Modern Art and Modernism: A Critical Anthology

By Francis Frascina; Charles Harrison et al. | Go to book overview

15 'American-Type' Painting

Clement Greenberg

The latest abstract painting offends many people, among whom are more than a few who accept the abstract in art in principle. New painting (sculpture is a different question) still provokes scandal when little that is new in literature or even music appears to do so any longer. This may be explained by the very slowness of painting's evolution as a modernist art. Though it started on its 'modernization' earlier perhaps than the other arts, it has turned out to have a greater number of expendable conventions imbedded in it, or these at least have proven harder to isolate and detach. As long as such conventions survive and can be isolated they continue to be attacked, in all the arts that intend to survive in modern society. This process has come to a stop in literature because literature has fewer conventions to expend before it begins to deny its own essence, which lies in the communication of conceptual meanings. The expendable conventions in music, on the other hand, would seem to have been isolated much sooner, which is why the process of modernization has slowed down, if not stopped, there. (I simplify drastically. And it is understood, I hope, that tradition is not dismantled by the avant-garde for sheer revolutionary effect, but in order to maintain the level and vitality of art under the steadily changing circumstances of the last hundred years — and that the dismantling has its own continuity and tradition.)

That is, the avant-garde survives in painting because painting has not yet reached the point of modernization where its discarding of inherited convention must stop lest it cease to be viable as art. Nowhere do these conventions seem to go on being attacked as they are today in this country, and the commotion about a certain kind of American abstract art is a sign of that. It is practiced by a group of painters who came to notice in New York about a dozen years ago, and have since become known as the 'abstract expressionists', or less widely, as 'action' painters. (I think Robert Coates of the New Yorker coined the first term, which is not altogether accurate. Harold Rosenberg , in Art News, concocted the second, but restricted it by implication to but three or four of the artists the public knows under the first term. In London, the kind of art in question is sometimes called 'American-type painting'.) Abstract expressionism is the first phenomenon in American art to draw a standing protest, and the first to be deplored seriously, and frequently, abroad. But it is also the first on its scale to win the serious attention, then the respect, and finally the emulation of a considerable section of the Parisian avant-garde, which admires in abstract expressionism precisely what causes it to be deplored elsewhere. Paris, whatever else it may have lost, is still quick to sense the genuinely 'advanced' — though most of the abstract expressionists did not set out to be 'advanced'; they set out to paint good pictures, and they 'advance' in pursuit of qualities analogous to those they admire in the art of the past.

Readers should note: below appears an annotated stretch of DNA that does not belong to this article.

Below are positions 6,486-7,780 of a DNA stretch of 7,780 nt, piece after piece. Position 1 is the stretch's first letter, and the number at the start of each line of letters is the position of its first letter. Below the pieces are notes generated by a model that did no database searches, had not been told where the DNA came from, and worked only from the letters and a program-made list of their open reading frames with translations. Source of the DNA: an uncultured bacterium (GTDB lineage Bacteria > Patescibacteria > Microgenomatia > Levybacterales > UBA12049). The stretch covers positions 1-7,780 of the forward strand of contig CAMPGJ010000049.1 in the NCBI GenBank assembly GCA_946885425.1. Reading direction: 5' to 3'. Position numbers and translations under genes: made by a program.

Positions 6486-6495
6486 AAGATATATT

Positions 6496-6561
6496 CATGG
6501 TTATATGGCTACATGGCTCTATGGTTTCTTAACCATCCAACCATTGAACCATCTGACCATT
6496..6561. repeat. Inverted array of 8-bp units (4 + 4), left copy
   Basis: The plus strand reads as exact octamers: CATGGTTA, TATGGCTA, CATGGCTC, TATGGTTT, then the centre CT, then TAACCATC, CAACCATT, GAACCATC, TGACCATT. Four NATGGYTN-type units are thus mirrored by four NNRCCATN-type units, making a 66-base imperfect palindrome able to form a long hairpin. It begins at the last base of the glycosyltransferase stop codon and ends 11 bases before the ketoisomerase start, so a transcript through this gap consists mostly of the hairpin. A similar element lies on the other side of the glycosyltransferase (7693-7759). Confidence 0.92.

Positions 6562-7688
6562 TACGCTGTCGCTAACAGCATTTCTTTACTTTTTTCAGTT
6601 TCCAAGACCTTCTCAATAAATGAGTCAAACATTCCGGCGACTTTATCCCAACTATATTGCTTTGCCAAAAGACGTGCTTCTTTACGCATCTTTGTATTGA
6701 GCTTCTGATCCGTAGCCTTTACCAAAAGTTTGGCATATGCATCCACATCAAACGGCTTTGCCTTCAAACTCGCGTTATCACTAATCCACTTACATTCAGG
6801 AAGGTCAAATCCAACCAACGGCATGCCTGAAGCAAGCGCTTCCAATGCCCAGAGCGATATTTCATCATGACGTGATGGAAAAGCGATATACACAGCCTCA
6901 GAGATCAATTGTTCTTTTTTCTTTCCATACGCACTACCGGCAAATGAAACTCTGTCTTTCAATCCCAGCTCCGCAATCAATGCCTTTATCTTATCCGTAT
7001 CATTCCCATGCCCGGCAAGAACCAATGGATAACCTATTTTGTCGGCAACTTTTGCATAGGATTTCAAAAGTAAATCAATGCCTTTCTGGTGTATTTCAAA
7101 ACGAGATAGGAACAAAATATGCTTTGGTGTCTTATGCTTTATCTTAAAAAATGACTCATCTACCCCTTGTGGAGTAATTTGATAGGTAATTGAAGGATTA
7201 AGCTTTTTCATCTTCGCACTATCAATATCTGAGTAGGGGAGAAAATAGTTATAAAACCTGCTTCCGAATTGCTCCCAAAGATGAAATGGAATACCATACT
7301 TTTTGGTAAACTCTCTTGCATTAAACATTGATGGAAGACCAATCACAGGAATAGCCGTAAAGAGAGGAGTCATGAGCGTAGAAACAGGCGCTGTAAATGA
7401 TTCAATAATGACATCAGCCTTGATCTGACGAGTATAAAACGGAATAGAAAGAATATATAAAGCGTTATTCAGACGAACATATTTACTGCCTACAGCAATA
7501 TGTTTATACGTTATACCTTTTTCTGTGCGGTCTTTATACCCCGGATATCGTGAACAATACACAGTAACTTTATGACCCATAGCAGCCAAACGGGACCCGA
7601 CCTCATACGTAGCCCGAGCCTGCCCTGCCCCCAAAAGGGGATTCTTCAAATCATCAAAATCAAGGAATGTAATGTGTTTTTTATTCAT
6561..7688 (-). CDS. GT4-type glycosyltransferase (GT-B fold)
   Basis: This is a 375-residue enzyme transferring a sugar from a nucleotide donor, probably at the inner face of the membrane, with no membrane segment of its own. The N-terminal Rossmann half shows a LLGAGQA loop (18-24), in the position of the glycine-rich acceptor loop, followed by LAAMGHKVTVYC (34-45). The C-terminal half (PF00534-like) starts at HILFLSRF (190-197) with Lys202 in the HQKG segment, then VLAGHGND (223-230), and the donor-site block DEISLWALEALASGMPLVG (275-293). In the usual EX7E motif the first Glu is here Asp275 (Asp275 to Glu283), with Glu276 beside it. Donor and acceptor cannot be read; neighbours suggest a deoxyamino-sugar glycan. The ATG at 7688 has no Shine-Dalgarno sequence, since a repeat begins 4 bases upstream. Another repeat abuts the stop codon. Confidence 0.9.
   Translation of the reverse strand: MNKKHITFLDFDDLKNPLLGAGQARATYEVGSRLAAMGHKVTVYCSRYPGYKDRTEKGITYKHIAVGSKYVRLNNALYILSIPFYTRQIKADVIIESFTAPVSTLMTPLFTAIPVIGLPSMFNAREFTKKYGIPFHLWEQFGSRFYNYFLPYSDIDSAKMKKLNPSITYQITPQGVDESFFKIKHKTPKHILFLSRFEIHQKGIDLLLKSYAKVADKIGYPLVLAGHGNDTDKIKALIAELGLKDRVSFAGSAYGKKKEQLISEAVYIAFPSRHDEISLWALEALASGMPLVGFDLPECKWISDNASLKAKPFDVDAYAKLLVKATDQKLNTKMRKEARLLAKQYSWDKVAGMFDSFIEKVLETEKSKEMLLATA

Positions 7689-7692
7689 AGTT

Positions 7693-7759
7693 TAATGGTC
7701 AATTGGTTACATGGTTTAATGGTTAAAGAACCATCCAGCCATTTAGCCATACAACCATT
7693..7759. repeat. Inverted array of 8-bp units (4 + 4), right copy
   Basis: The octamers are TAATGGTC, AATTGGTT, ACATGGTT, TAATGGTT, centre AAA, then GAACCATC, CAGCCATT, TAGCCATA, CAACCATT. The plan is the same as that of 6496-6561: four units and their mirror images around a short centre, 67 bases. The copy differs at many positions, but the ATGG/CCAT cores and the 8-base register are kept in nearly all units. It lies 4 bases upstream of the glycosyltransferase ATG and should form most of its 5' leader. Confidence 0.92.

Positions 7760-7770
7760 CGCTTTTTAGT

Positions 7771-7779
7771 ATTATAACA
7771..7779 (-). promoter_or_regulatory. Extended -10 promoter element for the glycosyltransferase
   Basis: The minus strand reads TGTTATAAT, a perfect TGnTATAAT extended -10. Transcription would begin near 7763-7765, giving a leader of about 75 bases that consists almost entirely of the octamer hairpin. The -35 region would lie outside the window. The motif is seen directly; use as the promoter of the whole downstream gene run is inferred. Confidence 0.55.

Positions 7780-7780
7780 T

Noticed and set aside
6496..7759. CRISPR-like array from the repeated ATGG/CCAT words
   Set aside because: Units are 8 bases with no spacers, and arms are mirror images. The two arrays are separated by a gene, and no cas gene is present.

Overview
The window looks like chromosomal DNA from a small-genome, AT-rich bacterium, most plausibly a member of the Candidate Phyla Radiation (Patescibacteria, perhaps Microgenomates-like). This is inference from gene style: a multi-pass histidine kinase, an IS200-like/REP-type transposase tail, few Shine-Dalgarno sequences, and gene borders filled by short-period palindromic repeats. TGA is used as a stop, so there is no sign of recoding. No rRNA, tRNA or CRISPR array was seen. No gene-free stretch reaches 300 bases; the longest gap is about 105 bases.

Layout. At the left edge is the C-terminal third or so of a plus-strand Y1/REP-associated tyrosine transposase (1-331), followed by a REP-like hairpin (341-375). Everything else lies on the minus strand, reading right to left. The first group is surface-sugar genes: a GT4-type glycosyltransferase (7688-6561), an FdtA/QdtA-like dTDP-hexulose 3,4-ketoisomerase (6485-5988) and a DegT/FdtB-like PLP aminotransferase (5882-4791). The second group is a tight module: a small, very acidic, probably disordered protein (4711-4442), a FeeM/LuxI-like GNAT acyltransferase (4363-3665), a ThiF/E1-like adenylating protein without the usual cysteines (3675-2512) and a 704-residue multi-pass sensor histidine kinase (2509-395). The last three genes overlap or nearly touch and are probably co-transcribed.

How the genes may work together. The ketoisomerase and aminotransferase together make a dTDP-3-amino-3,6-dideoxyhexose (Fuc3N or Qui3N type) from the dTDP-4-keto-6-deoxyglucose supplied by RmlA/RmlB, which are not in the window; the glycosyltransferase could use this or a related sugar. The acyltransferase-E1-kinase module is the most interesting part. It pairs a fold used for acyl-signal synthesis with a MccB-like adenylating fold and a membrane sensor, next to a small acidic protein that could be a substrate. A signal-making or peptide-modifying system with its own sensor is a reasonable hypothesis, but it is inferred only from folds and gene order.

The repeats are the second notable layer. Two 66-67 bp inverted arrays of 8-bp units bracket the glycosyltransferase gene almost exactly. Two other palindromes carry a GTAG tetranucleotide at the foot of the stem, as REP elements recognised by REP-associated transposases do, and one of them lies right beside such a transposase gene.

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Source: Partisan Review Vol. XXII, no. 2, spring 1955, pp. 179-196. A revised version appears in Clement Greenberg, An and Culture: Critical Essays. Copyright © 1961 by Clement Greenberg. Used by permission of the author and Beacon Press.

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